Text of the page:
By Harry Haskell
On the flip of the 20th century, the Kansas urban famous person was once a trust-busting newspaper acclaimed for its revolutionary spirit; fifty years later it used to be a busted belief, specified within the most crucial antitrust motion ever introduced opposed to an American day-by-day. Haskell takes readers into the superstar s urban room and govt workplaces and tells the tale of the 3 males with contrasting personalities and agendas who formed the paper: William Rockhill Nelson, one of the final of the good own editors from journalism s golden age; the scholarly Henry J. Haskell, who led the celebrity to its top of effect within the Nineteen Thirties and 40s; and Roy A. Roberts, who went directly to mix the jobs of newspaper writer and political kingmaker. Haskell recounts such milestones because the famous person s position within the urban appealing stream that helped rework the US s city facilities, the state s access into worldwide wars, a daring yet ill-starred scan in worker possession, and the paper s conflict with Boss Pendergast s mythical political computer.
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Additional info for Boss-busters and Sin Hounds: Kansas City and Its Star
25 Its pronouncements carried the more weight in that they emanated from the paper’s own manifest decorum, decency, and good taste. Like Pulitzer, Nelson understood that the acquisition of power and influence in the newspaper business was largely a numbers game. But whereas Pulitzer counted his mass readership in the hundreds of thousands, Nelson honed in on a relatively small group of movers, shakers, and taste makers. Kansas City in the late 1800s was rapidly approaching maturity. It needed what every growing city needed—population, investment, and clean, progressive government.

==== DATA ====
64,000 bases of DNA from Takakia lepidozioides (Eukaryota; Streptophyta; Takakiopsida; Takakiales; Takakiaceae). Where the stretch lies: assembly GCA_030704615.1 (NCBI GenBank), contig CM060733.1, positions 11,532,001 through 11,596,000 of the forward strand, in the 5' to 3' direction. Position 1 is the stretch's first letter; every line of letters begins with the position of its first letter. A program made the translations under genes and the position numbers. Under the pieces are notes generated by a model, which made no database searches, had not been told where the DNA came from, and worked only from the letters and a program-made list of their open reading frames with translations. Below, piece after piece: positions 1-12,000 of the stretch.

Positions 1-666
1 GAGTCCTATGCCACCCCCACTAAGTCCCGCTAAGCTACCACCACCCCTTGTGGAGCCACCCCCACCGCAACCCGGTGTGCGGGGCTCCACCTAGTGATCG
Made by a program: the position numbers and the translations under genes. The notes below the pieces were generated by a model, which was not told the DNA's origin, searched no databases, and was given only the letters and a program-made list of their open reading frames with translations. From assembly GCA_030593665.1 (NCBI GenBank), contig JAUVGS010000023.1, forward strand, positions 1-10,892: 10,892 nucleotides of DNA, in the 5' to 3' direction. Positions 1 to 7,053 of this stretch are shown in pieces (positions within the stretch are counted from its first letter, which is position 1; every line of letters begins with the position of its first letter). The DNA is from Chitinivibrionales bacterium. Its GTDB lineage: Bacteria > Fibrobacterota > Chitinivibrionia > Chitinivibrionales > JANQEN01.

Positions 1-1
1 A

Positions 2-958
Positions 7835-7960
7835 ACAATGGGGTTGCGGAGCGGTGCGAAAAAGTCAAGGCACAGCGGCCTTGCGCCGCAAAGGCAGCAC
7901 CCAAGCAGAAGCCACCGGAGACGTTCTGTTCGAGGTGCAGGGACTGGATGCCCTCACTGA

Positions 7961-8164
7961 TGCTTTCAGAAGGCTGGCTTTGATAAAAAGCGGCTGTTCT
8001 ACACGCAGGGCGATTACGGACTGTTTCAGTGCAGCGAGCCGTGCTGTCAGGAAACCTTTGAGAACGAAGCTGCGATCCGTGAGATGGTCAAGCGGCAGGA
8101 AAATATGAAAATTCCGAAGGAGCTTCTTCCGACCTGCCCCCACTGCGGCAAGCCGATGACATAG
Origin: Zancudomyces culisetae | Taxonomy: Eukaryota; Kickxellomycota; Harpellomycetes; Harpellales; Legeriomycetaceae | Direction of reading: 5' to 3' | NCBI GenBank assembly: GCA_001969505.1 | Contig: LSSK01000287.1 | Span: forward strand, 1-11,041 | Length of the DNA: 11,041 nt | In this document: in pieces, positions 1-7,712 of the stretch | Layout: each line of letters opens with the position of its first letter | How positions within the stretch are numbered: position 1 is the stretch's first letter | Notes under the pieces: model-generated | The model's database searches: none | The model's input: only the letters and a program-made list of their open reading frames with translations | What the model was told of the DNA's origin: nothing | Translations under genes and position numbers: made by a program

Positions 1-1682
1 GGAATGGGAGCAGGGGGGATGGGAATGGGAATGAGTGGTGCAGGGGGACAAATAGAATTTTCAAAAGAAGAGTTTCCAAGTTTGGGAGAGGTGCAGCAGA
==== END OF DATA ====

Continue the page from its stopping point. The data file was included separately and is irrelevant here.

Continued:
Nelson’s journalistic model would be the high-class Boston Transcript, whose prestige rested on a slender base of some thirty thousand “serious-minded” subscribers. “I do not want the Star to be a Transcript,” Nelson would tell his staff in later years, “for the latter does not seek any circulation that is not of its kind, and I want all kinds, but I for sure want the Star to have the necessary 30,000. We can get along without the baseball extras, the wasted papers in the street cars, the Board of Trade and Stock Yards circulation but the loss of those 30,000 serious-minded readers would mean the Star’s finish and so T he Daily W.
Arriving at Kansas City’s new Union Depot in early August 1880, the thirtynine-year-old Nelson was a picture of health and confidence: portly, babyfaced, clean-shaven, his hair already thinning and gray as iron. Morss, his junior by nearly a dozen years, was slight of build and, as would shortly become apparent, constitutionally far from robust. With his bushy side-whiskers and pince-nez spectacles, he looked more like a mild-mannered bank clerk than a hard-boiled newsman. The partners took rooms in the Pacific House Hotel at Fourth and Delaware, in what passed for the central business district.
Boss-busters and Sin Hounds: Kansas City and Its Star by Harry Haskell